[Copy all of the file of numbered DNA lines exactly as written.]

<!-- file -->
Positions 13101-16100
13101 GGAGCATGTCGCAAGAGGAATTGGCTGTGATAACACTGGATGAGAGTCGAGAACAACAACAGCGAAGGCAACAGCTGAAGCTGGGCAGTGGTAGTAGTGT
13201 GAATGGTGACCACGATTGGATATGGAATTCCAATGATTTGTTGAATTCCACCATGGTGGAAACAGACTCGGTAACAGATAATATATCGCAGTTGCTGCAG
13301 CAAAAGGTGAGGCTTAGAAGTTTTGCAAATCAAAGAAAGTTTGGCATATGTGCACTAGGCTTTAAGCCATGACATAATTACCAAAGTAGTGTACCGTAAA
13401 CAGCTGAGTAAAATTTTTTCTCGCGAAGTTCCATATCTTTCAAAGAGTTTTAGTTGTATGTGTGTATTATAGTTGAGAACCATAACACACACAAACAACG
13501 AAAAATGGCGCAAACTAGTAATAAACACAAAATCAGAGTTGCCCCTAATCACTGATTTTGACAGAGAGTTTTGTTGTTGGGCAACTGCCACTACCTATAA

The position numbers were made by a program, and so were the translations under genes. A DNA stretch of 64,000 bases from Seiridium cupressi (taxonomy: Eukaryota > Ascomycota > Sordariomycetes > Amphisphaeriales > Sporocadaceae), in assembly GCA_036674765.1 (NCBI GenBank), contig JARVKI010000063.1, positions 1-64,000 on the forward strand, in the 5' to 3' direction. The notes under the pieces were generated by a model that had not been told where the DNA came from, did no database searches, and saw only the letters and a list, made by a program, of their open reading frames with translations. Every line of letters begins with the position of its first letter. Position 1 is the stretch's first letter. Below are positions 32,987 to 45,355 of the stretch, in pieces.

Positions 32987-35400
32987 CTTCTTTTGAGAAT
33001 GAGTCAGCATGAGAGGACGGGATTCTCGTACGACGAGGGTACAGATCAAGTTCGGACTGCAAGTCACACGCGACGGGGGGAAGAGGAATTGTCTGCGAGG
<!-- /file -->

Positions 13101-16100
13101 GGAGCATGTCGCAAGAGGAATTGGCTGTGATAACACTGGATGAGAGTCGAGAACAACAACAGCGAAGGCAACAGCTGAAGCTGGGCAGTGGTAGTAGTGT
13201 GAATGGTGACCACGATTGGATATGGAATTCCAATGATTTGTTGAATTCCACCATGGTGGAAACAGACTCGGTAACAGATAATATATCGCAGTTGCTGCAG
13301 CAAAAGGTGAGGCTTAGAAGTTTTGCAAATCAAAGAAAGTTTGGCATATGTGCACTAGGCTTTAAGCCATGACATAATTACCAAAGTAGTGTACCGTAAA
13401 CAGCTGAGTAAAATTTTTTCTCGCGAAGTTCCATATCTTTCAAAGAGTTTTAGTTGTATGTGTGTATTATAGTTGAGAACCATAACACACACAAACAACG
13501 AAAAATGGCGCAAACTAGTAATAAACACAAAATCAGAGTTGCCCCTAATCACTGATTTTGACAGAGAGTTTTGTTGTTGGGCAACTGCCACTACCTATAA

The position numbers were made by a program, and so were the translations under genes. A DNA stretch of 64,000 bases from Seiridium cupressi (taxonomy: Eukaryota > Ascomycota > Sordariomycetes > Amphisphaeriales > Sporocadaceae), in assembly GCA_036674765.1 (NCBI GenBank), contig JARVKI010000063.1, positions 1-64,000 on the forward strand, in the 5' to 3' direction. The notes under the pieces were generated by a model that had not been told where the DNA came from, did no database searches, and saw only the letters and a list, made by a program, of their open reading frames with translations. Every line of letters begins with the position of its first letter. Position 1 is the stretch's first letter. Below are positions 32,987 to 45,355 of the stretch, in pieces.

Positions 32987-35400
32987 CTTCTTTTGAGAAT
33001 GAGTCAGCATGAGAGGACGGGATTCTCGTACGACGAGGGTACAGATCAAGTTCGGACTGCAAGTCACACGCGACGGGGGGAAGAGGAATTGTCTGCGAGG